Today was my first meeting with my Infectious Disease doctor. It went very well. He turned out to be about my age. He is middle-eastern and has a thick accent that I had to concentrate on to understand. He also has an interest in the outdoors and we listed off the local places that we like to haunt. He told me “You are outdoorsy, that is good,” He had never heard of the Spicer Lake Nature Preserve, so I gave him directions.
He started out the meeting by asking me to tell him about my symptoms and what they were like now. Then we discussed when they started, what exactly I experienced, when they began to subside etc. He was interested in knowing exactly where I had been in contact with ticks. I always laugh when they ask me that question because honestly, when am I not in contact with ticks.
We went over the timeline of when I started to get sick, when I was put on the antibiotics and when I finished taking them. I explained, very tactfully, my experience with Dr. UnHelpful MD and that I had to insist on being treated longer than 10 days. I explained that I was forced to basically take over my treatment, based on science, and that I told him I wanted a 28 day regimen of antibiotics, at the very least.
He agreed with me.
Really, what I should have argued for, as it turns out, was that I should have pushed the Doxycycline over the Amoxicillan. The reason is because the Doxycycline attacks the co-infections that often come with the Lyme Disease while the Amoxicillan isn’t powerful enough to do that.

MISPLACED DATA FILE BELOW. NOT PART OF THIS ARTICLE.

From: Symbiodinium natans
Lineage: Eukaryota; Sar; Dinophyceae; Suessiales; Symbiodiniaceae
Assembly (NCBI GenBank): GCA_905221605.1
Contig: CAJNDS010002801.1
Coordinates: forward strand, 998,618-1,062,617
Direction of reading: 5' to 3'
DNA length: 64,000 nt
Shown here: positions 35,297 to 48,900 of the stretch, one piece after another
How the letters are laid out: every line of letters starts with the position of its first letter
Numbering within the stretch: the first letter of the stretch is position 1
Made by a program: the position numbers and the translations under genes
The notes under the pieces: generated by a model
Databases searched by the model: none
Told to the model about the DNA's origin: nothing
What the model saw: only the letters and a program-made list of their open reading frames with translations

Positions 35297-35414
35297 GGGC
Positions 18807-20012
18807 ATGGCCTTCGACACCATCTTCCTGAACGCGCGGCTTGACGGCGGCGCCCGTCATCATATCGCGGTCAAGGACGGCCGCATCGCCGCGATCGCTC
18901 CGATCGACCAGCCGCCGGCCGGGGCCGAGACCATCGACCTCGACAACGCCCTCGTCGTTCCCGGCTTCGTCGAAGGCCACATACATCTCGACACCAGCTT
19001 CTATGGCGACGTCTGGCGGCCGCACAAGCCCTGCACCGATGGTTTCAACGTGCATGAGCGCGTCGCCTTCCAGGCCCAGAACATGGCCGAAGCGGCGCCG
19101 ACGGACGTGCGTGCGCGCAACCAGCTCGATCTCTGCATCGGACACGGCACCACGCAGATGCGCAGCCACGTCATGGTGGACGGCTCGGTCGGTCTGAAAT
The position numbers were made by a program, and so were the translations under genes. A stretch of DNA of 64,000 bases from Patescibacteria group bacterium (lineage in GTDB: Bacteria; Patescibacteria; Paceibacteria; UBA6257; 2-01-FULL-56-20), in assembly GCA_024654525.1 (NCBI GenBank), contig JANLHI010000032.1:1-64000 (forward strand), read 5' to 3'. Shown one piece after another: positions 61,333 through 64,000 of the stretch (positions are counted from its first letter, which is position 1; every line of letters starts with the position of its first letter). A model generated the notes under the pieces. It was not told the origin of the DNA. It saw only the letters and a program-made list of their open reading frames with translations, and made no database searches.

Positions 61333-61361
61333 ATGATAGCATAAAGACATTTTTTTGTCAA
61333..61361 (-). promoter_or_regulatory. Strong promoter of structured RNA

I didn’t know. I doubt that Dr UnHelpful MD knew that either.
My Infectious Disease doc looked over my lab results and told me that despite the Lyme infection, my blood was very clean. I’m not sure what that’s compared to. Due to the timeline of when I stopped taking the antibiotics, he wants to wait until the end of October to run another round of lab work.
We discussed co-infections. I told him that I still felt a bit off and I was struggling with the fatigue at times, tender joints ( but not like they were ) and the brain fog. He assured me that regardless of the presence of a co-infection, I was still going to experience complications from the Lyme Disease for a little while as the bacteria continued to die and exit the body.
The CDC recognizes this as “Post Treatment Lyme Disease Syndrome” or abbreviated as PTLDS. It could take six months or more to get back to my normal self. Hopefully, I get back to my normal self. A month ago, I was pretty sure that was never going to happen.
So, right now, I am going to wait until the end of the month and return for another round of labs. I am satisfied with my visit today. It was good. It was even better to finally sit down and talk to someone who knows what they are talking about and can provide answers to my questions. I feel less stressed out about everything than I did.
He was awesome. I’m a little bummed that, depending on the outcome of the labs, I don’t have to do any follow ups moving forward. Unless I have to. He warned me about my lifestyle and emphasized the chance of reinfection if I come into contact with a tick again.
I knew this, but it was great having a doctor tell me.
He seems to have a real interest in HIV/AIDS, as evident by the art and posters that were hanging around the office. I suppose that HIV/AIDS is the ultimate infectious disease. He came off as a very genuine and compassionate human being.
Dear God, may he never change. People need doctors like this.